WASHINGTON, DC 20004-1710




















Docket No. WEVA 2023-0553

A.C. No. 46-08438-567590


Docket No. WEVA 2023-0554

A.C. No. 46-08438-575849


Docket No. WEVA 2023-0555

A.C. No. 46-08438-577887



BEFORE:  Jordan, Chair; Althen, Rajkovich, Baker, and Marvit Commissioners






            These cases arise under the Federal Mine Safety and Health Act of 1977, 30 U.S.C. § 801 et seq. (2018) (“Mine Act”).[1] On September 27, 2023, the Commission received from Taishan Coal, LLC (“Taishan”) a motion to reopen final orders of the Commission pursuant to section 105(a) of the Act, 30 U.S.C. § 815(a).


            Under section 105(a) of the Mine Act, an operator who wishes to contest a proposed penalty must notify the Secretary of Labor no later than 30 days after receiving the proposed penalty assessment. If the operator fails to notify the Secretary, the proposed penalty assessment is deemed a final order of the Commission. 30 U.S.C. § 815(a).


            We have held, however, that in appropriate circumstances, we possess jurisdiction to reopen uncontested assessments that have become final Commission orders under section 105(a). Jim Walter Res., Inc., 15 FMSHRC 782, 786-89 (May 1993) (“JWR”). In evaluating requests to reopen final orders, the Commission has found guidance in Rule 60(b) of the Federal Rules of Civil Procedure, under which the Commission may relieve a party from a final order of the Commission on the basis of mistake, inadvertence, excusable neglect, or other reason justifying relief. See 29 C.F.R. § 2700.1(b) (“the Commission and its Judges shall be guided so far as practicable by the Federal Rules of Civil Procedure”); JWR, 15 FMSHRC at 787. We have also observed that default is a harsh remedy and that, if the defaulting party can make a showing of good cause for a failure to timely respond, the case may be reopened and appropriate proceedings on the merits permitted. See Coal Prep. Servs., Inc., 17 FMSHRC 1529, 1530 (Sept. 1995).


            According to the records of the Department of Labor’s Mine Safety and Health Administration (“MSHA”), Docket No. WEVA 2023-0553 concerns 13 citations that were assessed a total proposed penalty of $3,501. The assessment was delivered to Taishan on December 7, 2022, and became a final order on January 8, 2023. On February 21, 2023, MSHA sent the operator a delinquency notice. On September 21, 2023, MSHA received full payment for the penalties at issue.[2]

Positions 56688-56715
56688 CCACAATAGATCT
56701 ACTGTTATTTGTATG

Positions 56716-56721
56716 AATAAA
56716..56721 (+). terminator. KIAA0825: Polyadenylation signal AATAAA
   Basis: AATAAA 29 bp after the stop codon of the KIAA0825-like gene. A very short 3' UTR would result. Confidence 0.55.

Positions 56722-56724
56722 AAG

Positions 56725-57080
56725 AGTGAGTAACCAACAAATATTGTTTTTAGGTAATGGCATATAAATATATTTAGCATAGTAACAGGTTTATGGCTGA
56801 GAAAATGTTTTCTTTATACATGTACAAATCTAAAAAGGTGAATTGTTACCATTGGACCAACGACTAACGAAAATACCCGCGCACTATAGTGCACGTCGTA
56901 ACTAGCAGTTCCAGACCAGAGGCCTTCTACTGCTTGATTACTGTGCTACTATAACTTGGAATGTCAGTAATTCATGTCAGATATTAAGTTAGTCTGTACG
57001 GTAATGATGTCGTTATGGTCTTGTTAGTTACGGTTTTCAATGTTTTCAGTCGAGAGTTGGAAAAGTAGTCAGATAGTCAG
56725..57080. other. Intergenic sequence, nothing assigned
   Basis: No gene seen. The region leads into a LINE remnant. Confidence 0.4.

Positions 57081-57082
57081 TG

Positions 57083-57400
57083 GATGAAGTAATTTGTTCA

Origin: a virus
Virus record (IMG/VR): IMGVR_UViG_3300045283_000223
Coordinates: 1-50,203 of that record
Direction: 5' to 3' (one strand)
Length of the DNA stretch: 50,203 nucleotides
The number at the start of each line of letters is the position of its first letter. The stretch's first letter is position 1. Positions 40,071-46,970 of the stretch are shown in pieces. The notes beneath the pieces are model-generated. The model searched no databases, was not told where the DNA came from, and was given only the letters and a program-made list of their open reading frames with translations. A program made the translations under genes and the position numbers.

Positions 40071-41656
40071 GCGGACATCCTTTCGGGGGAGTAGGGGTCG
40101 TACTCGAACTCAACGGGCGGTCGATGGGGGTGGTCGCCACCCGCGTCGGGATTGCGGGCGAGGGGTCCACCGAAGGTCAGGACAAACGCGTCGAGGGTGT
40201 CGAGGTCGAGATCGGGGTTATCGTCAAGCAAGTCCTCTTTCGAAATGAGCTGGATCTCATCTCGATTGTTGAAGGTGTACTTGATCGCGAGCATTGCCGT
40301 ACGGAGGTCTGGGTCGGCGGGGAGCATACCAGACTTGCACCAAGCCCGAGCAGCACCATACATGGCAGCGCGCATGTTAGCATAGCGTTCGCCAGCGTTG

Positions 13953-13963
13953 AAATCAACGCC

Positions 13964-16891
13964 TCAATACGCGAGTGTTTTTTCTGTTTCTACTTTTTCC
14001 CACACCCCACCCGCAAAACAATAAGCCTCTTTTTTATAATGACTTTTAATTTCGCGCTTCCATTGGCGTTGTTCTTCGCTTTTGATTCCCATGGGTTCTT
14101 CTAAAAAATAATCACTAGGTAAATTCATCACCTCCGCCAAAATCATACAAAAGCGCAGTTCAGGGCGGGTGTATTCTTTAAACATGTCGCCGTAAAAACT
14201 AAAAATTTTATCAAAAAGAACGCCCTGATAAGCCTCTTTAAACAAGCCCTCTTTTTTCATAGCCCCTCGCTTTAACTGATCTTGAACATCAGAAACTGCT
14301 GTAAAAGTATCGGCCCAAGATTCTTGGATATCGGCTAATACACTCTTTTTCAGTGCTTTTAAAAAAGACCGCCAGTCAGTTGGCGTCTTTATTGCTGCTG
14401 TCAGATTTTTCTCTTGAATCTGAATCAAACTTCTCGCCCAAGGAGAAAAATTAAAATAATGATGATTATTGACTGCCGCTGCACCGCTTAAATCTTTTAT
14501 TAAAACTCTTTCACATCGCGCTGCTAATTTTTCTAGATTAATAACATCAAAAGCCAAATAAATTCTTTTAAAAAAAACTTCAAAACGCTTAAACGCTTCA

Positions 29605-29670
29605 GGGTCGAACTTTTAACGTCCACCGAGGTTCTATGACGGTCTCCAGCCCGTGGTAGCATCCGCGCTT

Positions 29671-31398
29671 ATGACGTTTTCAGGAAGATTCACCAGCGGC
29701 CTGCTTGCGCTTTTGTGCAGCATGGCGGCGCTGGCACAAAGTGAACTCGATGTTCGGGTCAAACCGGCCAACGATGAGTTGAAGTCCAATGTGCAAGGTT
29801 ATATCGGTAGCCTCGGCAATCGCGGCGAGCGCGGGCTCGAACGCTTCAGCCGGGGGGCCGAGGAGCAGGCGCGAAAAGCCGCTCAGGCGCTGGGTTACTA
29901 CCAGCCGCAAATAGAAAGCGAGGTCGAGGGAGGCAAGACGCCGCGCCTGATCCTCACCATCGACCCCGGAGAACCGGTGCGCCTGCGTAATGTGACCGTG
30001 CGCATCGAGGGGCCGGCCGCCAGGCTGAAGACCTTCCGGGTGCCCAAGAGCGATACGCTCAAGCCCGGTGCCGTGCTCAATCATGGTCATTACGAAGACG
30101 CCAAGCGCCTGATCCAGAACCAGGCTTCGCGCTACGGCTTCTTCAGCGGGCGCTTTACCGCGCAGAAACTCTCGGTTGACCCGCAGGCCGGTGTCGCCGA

Docket No. WEVA 2023-0554 concerns 3 citations that were assessed a total proposed penalty of $12,383. The assessment was delivered to Taishan on May 10, 2023, and became a final order on June 9, 2023. On July 25, 2023, MSHA sent Taishan a delinquency notice. Docket No. WEVA 2023-0555 concerns 2 orders that were assessed a total proposed penalty of $62,738. The assessment was delivered to Taishan on May 30, 2023, and became a final order on June 29, 2023. On August 14, 2023, MSHA sent the operator a delinquency notice.


After failing to receive payment for the latter two cases, on October 20, 2023, MSHA issued a citation to Taishan alleging that the operator had failed to pay delinquent penalties. On November 1, 2023, MSHA received full payment.[3]


Prior to paying, Taishan first filed a motion to reopen. Taishan represents that it filed the motion after receiving a letter from MSHA related to its delinquent debts. Taishan states that it failed to timely file because it did not forward the assessments to its third-party safety consultant, Brent Prichard. Mr. Prichard submitted an affidavit stating that there were “miscommunications” regarding which penalties would be paid or contested. Mot at 1-2 (citing Ex. A). The Secretary opposes the operator’s motion, contending that it did not provide sufficient information to justify reopening and the filing of the motion was untimely.